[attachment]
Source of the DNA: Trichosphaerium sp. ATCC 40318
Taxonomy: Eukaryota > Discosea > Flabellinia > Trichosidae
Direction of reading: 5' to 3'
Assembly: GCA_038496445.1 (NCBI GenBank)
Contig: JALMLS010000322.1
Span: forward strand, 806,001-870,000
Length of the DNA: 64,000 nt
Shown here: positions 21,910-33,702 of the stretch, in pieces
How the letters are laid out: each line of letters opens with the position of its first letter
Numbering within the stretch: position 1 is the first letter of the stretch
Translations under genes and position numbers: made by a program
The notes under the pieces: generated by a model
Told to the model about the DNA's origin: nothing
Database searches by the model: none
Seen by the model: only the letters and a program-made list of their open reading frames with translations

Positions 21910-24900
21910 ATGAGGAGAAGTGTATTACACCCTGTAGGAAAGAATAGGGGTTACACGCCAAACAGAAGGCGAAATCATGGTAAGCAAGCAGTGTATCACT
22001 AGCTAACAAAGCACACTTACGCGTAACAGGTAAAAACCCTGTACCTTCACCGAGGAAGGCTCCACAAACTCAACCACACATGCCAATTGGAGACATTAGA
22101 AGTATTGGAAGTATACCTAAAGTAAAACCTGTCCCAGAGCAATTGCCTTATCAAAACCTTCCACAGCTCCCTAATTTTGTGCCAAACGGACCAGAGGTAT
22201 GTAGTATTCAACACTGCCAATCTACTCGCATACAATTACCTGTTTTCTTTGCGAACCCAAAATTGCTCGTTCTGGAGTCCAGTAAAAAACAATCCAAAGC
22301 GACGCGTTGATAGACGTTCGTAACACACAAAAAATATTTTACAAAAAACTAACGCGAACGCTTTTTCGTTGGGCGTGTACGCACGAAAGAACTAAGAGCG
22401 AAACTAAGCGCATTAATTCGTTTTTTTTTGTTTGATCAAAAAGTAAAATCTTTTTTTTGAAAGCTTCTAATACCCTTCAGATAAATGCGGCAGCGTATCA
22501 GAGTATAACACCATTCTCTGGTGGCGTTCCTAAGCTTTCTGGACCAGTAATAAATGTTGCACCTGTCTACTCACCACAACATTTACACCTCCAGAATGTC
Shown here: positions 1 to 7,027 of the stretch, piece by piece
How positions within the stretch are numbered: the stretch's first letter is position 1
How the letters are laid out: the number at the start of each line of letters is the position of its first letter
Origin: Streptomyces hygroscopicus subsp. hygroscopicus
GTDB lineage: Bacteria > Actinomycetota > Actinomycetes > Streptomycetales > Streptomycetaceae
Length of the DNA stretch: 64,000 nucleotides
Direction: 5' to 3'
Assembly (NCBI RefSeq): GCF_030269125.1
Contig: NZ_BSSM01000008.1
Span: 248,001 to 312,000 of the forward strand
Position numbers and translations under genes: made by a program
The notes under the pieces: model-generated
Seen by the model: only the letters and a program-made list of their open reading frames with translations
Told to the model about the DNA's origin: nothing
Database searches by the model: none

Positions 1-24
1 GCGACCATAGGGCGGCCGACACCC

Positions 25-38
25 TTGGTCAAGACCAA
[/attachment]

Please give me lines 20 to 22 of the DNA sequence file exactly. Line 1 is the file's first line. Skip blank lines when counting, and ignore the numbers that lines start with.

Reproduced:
22201 GTAGTATTCAACACTGCCAATCTACTCGCATACAATTACCTGTTTTCTTTGCGAACCCAAAATTGCTCGTTCTGGAGTCCAGTAAAAAACAATCCAAAGC
22301 GACGCGTTGATAGACGTTCGTAACACACAAAAAATATTTTACAAAAAACTAACGCGAACGCTTTTTCGTTGGGCGTGTACGCACGAAAGAACTAAGAGCG
22401 AAACTAAGCGCATTAATTCGTTTTTTTTTGTTTGATCAAAAAGTAAAATCTTTTTTTTGAAAGCTTCTAATACCCTTCAGATAAATGCGGCAGCGTATCA